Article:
Nationalism and its alter ego, patriotism which have been basking in political correctness are becoming dirty words following BREXIT which was last week presented as a cautionary tale to SADC member states.
The European Union which for decades was a model of regional integration and peace is being undone by the withdrawal of a nationalistic Britain. “Is the EU, one of the most successful peace projects in history falling apart and what is its status? What lessons can Southern African Development Community draw from EU?” These are some of the questions the University of Botswana and the Delegation of the European Union to Botswana and SADC grappled with on Tuesday at a UB public lecture.
EU Ambassador to Botswana and SADC Alexander Baum outlined how 60 years ago when France, Germany, Italy, Belgium, Netherlands and Luxemburg signed the Rome Treaty that established the European Economic Community, the philosophy was that their economies should grow together in a way that it would be hard to regress back into conflict. “It was a peace project, but recent events of Britain voting to exit EU are shining the global spotlight on Europe.” Baum said it was now time to reflect on the past and use the experiences to rebuild a strong EU as the world had come to respect it. “In this reflective process it would be wise for SADC to pick up valuable lessons along the way,” he advised. Baum said one of the major challenges of EU is the nationalist tendencies that keep surfacing within its member states. “The EU is voluntary but built essentially on compromise and solidarity to enable it to function and serve its members as it should. Solidarity no longer exists in EU, nationalists governments don’t compromise nor share burdens easily and unfortunately EU governments are growing increasingly nationalist,” said Baum. He said SADC should learn from EU in its efforts towards regional integration that if member states become nationalist, their efforts will be counterproductive. “This is not to say the EU is falling apart but it should be acknowledged that its internal problems are very real.”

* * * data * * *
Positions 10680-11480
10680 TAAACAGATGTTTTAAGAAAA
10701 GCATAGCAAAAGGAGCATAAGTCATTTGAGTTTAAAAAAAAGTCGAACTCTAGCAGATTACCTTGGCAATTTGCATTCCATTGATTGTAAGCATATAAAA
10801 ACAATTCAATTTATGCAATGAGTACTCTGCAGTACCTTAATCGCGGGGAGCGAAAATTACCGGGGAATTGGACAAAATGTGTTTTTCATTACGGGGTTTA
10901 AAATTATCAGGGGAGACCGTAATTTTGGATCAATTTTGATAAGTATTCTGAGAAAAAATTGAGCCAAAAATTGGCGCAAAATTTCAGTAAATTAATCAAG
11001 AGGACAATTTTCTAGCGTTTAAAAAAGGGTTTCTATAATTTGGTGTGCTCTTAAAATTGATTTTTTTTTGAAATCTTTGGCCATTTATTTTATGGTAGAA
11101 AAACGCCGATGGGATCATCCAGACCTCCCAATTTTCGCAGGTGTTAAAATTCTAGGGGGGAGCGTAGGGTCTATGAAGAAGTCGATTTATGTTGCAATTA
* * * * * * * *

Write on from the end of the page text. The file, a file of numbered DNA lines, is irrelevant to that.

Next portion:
He said with more honest discussions and with BREXIT as an example of what can keep happening to the EU there might be a reversal in the attitudes of EU member states.
He said BREXIT is somewhat reflective of the fears that the rest of Europe has towards EU. “The younger Europeans tend to trust EU better than the older generation and that is how the BREXIT vote turned out.” He said people also voted depending on where they are on the social ladder. “Unemployed people trust the EU less, students and those that are employed seem to be more in favour of the EU.”
“The migration crisis that swept Europe recently could have been solved better if countries came together rather than try to solve it individually, this is another thing that I hope SADC followed closely as a valuable lesson to benefit the region,” said Baum. He said governments should take ownership of their decisions and in that realise that if they are to solve regional problems together, nationalism will not take them very far.